My case got denied all the way through the state courts, and - like ten years later - after my conviction, I was able to get my case over to a federal court and I got a federal judge to hear my case. I was 26 at the time, and just like what happened in state court - my case was denied, so I had to file an appeal. I was beginning to learn, though, that judges are just extremely reluctant to overturn convictions.
But I still had to appeal, so I appealed my case to the Third Circuit, which is the highest court in Pennsylvania. And again it was denied. So, at about this point, I'm 28 years old. This was in 2004. I was out of court for the very very first time since my conviction. I had no plan. So a friend that I was close with, she suggested that "Why don't you put your case story on the internet?" Well, I didn't know anything about the internet. I never had access to the internet. I didn't know what it was capable of doing, but the only thing I kept thinking about was I need to be in court, not on the internet.
So, the story went up in late 2004 - and within a year and a half, I received an email from a guy named _______ . He came forward - he agreed to talk to my lawyers after we found him. I didn't even know where he was at initially - he was in Tennessee. He agreed to talk to the attorneys that I had at the time and said he would come to court and testify for me.
I was excited, my family was excited. We finally had someone to validate my claims of innocence. He told me that he knew I didn't have anything to do with it. That he saw that I was up the street when the incident was taking place. But that excitement was very short lived. Because the day before he was scheduled to come into Philadelphia he got a visit - an unexpected visit - from two Philadelphia homicide detectives who threatened to lock him up. And he didn't really wanna have anything to do with the case after that. So when I went to court, he never showed up. So now, I'm stuck back at ground zero again.
I had to start using different tactics. So I had to petition the judge in Tennessee to order him to come to Philadelphia to testify for me. Took three and a half years. When he finally came to court, he testified consistently with what he said in his initial statement - I just needed the court to agree with me - that he was a credible witness that he was being truthful. Well, the judge retired without making no decisions. Put me right back at square one again.
So, all the financial resources my family used - to get this guy into Philadelphia, it was all for nothing it seemed. I go back in front of another judge who, she said listen, you've got to do it all over again because we can't make a decision on a cold record, you gotta bring him back.
Jamie J: Hearing Reid and other incarcerated people telling their stories, really captures the feeling that in prison time passes at a different pace. Days become weeks or even months or years. After a long delay, Reid was able to restart his case by asking a judge to force his Tennessee witness to testify via Skype – a form of technology that was entirely new to him:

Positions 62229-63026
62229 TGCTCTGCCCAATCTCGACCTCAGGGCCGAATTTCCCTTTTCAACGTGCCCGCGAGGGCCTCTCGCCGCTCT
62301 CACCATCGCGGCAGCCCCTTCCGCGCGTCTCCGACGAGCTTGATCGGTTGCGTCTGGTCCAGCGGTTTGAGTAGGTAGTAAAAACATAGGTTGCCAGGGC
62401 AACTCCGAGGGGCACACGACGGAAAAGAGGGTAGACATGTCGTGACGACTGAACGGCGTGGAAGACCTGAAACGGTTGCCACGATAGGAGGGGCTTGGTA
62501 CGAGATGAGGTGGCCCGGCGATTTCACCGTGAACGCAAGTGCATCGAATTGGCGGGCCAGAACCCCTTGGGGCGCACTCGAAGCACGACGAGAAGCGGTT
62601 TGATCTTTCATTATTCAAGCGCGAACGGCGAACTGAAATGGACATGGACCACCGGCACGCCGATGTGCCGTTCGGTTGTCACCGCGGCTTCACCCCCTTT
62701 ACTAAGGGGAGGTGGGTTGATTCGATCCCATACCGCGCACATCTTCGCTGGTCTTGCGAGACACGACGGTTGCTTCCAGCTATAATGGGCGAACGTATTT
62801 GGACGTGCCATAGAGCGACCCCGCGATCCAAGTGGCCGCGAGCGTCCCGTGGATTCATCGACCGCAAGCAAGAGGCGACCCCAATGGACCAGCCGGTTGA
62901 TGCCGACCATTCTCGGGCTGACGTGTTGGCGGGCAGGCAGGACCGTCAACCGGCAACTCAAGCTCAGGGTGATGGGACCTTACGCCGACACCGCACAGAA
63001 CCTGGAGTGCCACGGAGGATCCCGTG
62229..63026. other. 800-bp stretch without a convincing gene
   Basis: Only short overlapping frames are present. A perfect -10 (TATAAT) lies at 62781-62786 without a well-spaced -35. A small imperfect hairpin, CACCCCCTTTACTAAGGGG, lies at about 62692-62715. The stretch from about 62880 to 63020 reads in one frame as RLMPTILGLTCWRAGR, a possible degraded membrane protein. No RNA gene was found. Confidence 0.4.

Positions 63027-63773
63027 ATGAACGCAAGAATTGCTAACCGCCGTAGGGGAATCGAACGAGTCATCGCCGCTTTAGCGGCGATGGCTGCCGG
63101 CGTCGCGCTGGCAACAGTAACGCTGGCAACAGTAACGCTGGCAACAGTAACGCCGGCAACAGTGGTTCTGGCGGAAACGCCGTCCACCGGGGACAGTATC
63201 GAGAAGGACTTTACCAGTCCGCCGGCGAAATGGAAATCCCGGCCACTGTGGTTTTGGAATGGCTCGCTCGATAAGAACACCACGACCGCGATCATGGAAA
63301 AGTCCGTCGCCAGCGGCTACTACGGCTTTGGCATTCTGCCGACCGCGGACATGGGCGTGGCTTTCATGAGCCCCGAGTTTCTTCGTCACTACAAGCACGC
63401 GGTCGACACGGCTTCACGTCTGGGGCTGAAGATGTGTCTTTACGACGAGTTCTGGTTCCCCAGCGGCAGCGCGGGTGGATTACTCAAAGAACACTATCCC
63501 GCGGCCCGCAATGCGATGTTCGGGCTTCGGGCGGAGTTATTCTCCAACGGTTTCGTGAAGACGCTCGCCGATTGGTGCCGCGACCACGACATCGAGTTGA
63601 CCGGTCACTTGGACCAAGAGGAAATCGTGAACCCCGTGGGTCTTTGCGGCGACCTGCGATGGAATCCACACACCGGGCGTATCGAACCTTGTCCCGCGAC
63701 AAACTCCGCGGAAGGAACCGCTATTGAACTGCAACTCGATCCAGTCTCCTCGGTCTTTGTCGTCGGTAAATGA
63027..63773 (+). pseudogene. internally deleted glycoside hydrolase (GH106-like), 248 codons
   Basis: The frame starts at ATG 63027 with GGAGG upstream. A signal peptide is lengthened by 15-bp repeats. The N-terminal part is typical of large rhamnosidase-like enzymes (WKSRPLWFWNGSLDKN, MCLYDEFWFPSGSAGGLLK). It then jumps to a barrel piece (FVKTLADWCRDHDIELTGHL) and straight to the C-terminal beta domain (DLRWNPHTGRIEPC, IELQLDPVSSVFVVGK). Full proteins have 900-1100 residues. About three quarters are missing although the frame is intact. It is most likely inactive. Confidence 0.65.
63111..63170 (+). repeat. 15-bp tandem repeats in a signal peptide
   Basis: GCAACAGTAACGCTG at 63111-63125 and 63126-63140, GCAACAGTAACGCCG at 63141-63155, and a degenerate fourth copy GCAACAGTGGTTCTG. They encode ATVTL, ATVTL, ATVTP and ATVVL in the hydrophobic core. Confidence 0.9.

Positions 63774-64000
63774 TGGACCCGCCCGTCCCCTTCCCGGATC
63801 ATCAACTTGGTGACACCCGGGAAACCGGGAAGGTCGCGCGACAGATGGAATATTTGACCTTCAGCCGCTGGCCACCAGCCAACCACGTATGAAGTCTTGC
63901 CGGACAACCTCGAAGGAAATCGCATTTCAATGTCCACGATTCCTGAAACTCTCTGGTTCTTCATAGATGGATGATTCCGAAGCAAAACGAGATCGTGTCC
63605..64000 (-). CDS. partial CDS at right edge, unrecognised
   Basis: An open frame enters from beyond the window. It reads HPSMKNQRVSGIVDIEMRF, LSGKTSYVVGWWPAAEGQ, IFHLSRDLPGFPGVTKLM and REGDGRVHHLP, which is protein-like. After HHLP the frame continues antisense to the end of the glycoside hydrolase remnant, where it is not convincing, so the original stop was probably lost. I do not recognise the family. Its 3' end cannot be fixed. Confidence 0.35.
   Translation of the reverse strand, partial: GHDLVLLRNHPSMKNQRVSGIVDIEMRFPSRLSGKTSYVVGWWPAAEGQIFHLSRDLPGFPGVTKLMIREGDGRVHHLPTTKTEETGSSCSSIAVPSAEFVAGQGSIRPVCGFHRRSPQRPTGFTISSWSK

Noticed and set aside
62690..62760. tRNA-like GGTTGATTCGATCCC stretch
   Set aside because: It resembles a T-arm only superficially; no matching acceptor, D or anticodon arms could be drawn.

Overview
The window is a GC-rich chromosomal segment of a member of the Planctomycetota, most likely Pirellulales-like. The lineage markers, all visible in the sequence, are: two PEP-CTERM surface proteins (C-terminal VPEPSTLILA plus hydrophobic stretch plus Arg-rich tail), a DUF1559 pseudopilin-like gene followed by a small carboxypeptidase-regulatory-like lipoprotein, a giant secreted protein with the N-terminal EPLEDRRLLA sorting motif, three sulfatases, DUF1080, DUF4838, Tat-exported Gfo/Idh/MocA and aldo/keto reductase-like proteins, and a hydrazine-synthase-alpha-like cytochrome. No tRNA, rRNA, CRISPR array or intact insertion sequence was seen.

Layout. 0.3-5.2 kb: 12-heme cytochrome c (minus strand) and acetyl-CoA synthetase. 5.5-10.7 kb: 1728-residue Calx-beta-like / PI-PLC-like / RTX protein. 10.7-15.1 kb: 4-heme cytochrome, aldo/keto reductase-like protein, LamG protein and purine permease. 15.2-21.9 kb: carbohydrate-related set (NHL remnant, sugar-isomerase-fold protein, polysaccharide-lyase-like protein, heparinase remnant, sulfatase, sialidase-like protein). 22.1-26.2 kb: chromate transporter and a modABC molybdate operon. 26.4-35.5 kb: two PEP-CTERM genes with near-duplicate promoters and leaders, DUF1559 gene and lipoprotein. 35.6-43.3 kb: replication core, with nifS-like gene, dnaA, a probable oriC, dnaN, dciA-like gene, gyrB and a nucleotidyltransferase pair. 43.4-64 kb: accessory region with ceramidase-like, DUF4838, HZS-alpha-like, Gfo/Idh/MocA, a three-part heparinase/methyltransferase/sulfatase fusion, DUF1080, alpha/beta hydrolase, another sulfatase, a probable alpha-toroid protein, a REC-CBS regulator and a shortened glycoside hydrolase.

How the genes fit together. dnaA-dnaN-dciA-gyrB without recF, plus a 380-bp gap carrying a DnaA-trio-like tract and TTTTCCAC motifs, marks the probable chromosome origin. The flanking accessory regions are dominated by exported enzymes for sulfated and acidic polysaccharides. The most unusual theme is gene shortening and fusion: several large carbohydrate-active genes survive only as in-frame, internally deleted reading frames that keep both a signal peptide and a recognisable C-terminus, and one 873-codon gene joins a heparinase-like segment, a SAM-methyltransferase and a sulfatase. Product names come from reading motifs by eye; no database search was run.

Giovanni Reid: So, I came into the courtroom, I see this big ol’ screen - the witness was on there - he testified again consistently to what he testified to in 2010. But this was now 2012, another two years had elapsed and around this time when he testified for me on the second go around, the United States Supreme Court had decided a case where they had essentially held that it was unconstitutional to mandatorily sentence a juvenile to a life without parole sentence.
Jamie J: This new Supreme Court had a profound effect on Reid’s case, requiring him to be resentenced, therefore opening another opportunity to prove his case. But the Pennsylvania Supreme Court ruled the decision only applied to cases going forward, which would have left him in jail for life. Giovanni, whose family’s resources to fight for him had at that point been depleted, continues his story:
Giovanni Reid: Now I’m really back at square one, yet again. So, this was the first time that I had to use the knowledge that I gained over the years of studying the law. I had to take up the reins on my own and start fighting for myself now. So, I filed my own appeal, and in 2016, the United States Supreme Court said that the Pennsylvania Supreme Court was wrong - that it was a retroactive decision. That it applied to past cases like mine.
So, in April of 2016, my sentence was vacated - and I was ordered to have a new sentencing hearing. So throughout the next year, I was able to negotiate with the District Attorney’s Office, and my case was the first case where they lowered the numbers and gave me a time served sentence and allowed me to regain my freedom.
So, on September the 4th of this year, I was released from custody after 26 long years of being in prison. I'm in a better place now. You know, both physically and mentally. But my fight to prove my innocence is an ongoing battle, and I don't plan to give up until I am able to clear my name and my family’s name. So thank you for giving me the opportunity to set the record straight. (APPLAUSE)
Jamie J: That’s Giovanni Reid, telling his story at a First Person Arts Performance.
Getting out of jail is not the entire battle. All the years lost in legal limbo exact a heavy toll on the exonerated. And story after story of people like Giovanni Reid tell of the difficulties in trying to pick up where they left off. Just imagine how much things have changed in twenty-six years!!